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Openreach Summarises Broadband Progress in First Annual Review

Thursday, July 26th, 2018 (3:38 pm) - Score 2,189

Telecoms giant Openreach (BT) has just published their first ever Annual Review 2017/18, which charts both their national network deployment progress and the many internal changes they’ve had to make over the past 12 months (mostly as a result of regulatory changes from Ofcom and the Government).

Regular readers of ISPreview.co.uk won’t find anything terribly new or surprising inside the somewhat promotional report, which largely summarises information and developments that already exist in the public domain. Nevertheless it’s a useful summary for the uninitiated and there are plenty of big statistics to chew threw.

For example, Openreach claims to have now built a total of 97,000 street cabinets (not all FTTC ones of course), as well as 5,600 exchange buildings and their network is said to be 165 million kilometres long. The network itself serves 32 million premises and is supported by 30,400 engineers.

The operator also claims to have “halted and reversed a six-year rise in the total number of faults on our network,” which they achieved by investing more than £30m into proactive maintenance (i.e. saving 175,000 engineering visits last year – because “we were fixing faults before our CP customers even reported them to us“). More money will be going toward this next year.

On the financial front their revenue has remained flat and operating profit was down 7%, although this has to be balanced against around £230m worth of regulatory price changes. Meanwhile capital expenditure was £1,573m, up £126m or 9% (2015/16: up £365m or 34%) “reflecting our ongoing investment in fibre coverage and speed, and the delivery of more complex Ethernet circuits.”


Openreach adds that the above “was after gross grant income of £159m (2015/16: £320m) directly related to our activity on the Broadband Delivery UK programme build and offset by the deferral of £185m of the total grant income (2015/16: £227m) due to strong levels of fibre broadband take-up” (i.e. gainshare / clawback from the state aid supported superfast broadband rollout contracts).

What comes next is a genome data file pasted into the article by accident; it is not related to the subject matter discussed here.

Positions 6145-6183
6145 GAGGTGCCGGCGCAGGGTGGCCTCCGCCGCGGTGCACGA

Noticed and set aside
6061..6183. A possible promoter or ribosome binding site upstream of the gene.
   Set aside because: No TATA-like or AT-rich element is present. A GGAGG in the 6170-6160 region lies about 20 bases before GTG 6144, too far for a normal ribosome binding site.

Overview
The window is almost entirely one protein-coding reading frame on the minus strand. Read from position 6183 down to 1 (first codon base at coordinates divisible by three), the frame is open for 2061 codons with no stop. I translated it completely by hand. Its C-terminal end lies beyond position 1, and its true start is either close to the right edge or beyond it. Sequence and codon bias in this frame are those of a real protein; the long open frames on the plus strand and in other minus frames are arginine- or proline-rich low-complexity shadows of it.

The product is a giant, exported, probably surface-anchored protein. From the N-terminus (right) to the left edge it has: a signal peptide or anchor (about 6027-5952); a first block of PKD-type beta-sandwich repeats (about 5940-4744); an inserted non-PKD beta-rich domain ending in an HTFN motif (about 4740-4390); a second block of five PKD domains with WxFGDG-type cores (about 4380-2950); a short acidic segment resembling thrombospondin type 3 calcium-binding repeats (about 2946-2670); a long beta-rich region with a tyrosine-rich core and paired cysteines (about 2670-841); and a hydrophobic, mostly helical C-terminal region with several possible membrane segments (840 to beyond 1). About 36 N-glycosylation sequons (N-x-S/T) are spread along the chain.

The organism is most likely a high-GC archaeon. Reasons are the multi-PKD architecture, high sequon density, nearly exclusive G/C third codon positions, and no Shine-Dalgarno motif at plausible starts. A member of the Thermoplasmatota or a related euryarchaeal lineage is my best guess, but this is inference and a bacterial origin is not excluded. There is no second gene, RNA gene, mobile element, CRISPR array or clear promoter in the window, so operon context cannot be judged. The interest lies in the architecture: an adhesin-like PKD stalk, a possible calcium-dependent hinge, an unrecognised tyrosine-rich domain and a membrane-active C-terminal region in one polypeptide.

Mike McTighe, Openreach Chairman, said:

“This year we continued to grow our superfast broadband network.

Today it delivers speeds of at least 24 Mbps to more than 27.5 million premises. We were proud to do the heavy lifting on the Government’s commitment to make superfast available to 95% of UK homes and businesses by the end of 2017.

This is no mean feat. Few countries around the world can point to such a widespread superfast footprint. But everyone in Britain should be able to get decent broadband speeds and we’re still 5% short of good enough.

We won’t stop until we close the gap. And we fully support the Government’s objective to deliver a [10Mbps] Universal Service Obligation.

Having achieved such widespread access to superfast broadband, it’s right that we shift our focus to the next generation of ultrafast (100+ Mbps) infrastructure.

Let me be clear – we believe in a full fibre future. In fact I think a future-proofed digital network is essential to the UK’s productivity and prosperity – it will serve Britain’s people and businesses for decades to come. So we need to develop a viable business case which makes that possible.

This year we’ve made big progress – honing our skills, tools and techniques, taking our overall ultrafast footprint to more than 1.5 million homes and businesses using FTTP and Gfast technologies. Having consulted our Communications Providers customers during the summer, we now have an accelerated plan to make full fibre/FTTP connections available to 3 million homes and businesses by the end of 2020.

But we want to go a lot further – to 10 million premises and ultimately most of the UK if the business case is feasible. So we now have a Fibre First approach to every network expansion decision we make.

We’ve begun work in eight major cities and I firmly believe that with the right conditions we can reach 10 million premises by the mid-2020s and the majority of the UK thereafter. We’ve also continued to develop technologies that will help us deliver ultrafast connectivity to people quickly and cost effectively.”

The full report can be downloaded below.

Openreach Annual Review 2017/18

Leave a Comment
24 Responses
  1. Gordon Thomas says: